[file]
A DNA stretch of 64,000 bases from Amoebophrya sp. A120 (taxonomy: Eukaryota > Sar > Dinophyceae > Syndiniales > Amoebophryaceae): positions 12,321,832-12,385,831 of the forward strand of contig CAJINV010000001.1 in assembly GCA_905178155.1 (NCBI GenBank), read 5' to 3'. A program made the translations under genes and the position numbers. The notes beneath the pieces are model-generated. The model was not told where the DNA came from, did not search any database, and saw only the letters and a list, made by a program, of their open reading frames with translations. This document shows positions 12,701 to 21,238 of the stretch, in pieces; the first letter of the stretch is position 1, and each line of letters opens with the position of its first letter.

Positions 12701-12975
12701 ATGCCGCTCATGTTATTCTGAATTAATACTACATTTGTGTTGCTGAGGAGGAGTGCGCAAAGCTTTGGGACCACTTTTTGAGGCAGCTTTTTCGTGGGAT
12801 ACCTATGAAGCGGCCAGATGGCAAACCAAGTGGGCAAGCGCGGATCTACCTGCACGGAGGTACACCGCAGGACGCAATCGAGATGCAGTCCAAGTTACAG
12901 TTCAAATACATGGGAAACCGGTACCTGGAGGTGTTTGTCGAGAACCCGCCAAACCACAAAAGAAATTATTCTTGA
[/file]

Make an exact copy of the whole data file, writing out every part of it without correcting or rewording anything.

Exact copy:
A DNA stretch of 64,000 bases from Amoebophrya sp. A120 (taxonomy: Eukaryota > Sar > Dinophyceae > Syndiniales > Amoebophryaceae): positions 12,321,832-12,385,831 of the forward strand of contig CAJINV010000001.1 in assembly GCA_905178155.1 (NCBI GenBank), read 5' to 3'. A program made the translations under genes and the position numbers. The notes beneath the pieces are model-generated. The model was not told where the DNA came from, did not search any database, and saw only the letters and a list, made by a program, of their open reading frames with translations. This document shows positions 12,701 to 21,238 of the stretch, in pieces; the first letter of the stretch is position 1, and each line of letters opens with the position of its first letter.

Positions 12701-12975
12701 ATGCCGCTCATGTTATTCTGAATTAATACTACATTTGTGTTGCTGAGGAGGAGTGCGCAAAGCTTTGGGACCACTTTTTGAGGCAGCTTTTTCGTGGGAT
12801 ACCTATGAAGCGGCCAGATGGCAAACCAAGTGGGCAAGCGCGGATCTACCTGCACGGAGGTACACCGCAGGACGCAATCGAGATGCAGTCCAAGTTACAG
12901 TTCAAATACATGGGAAACCGGTACCTGGAGGTGTTTGTCGAGAACCCGCCAAACCACAAAAGAAATTATTCTTGA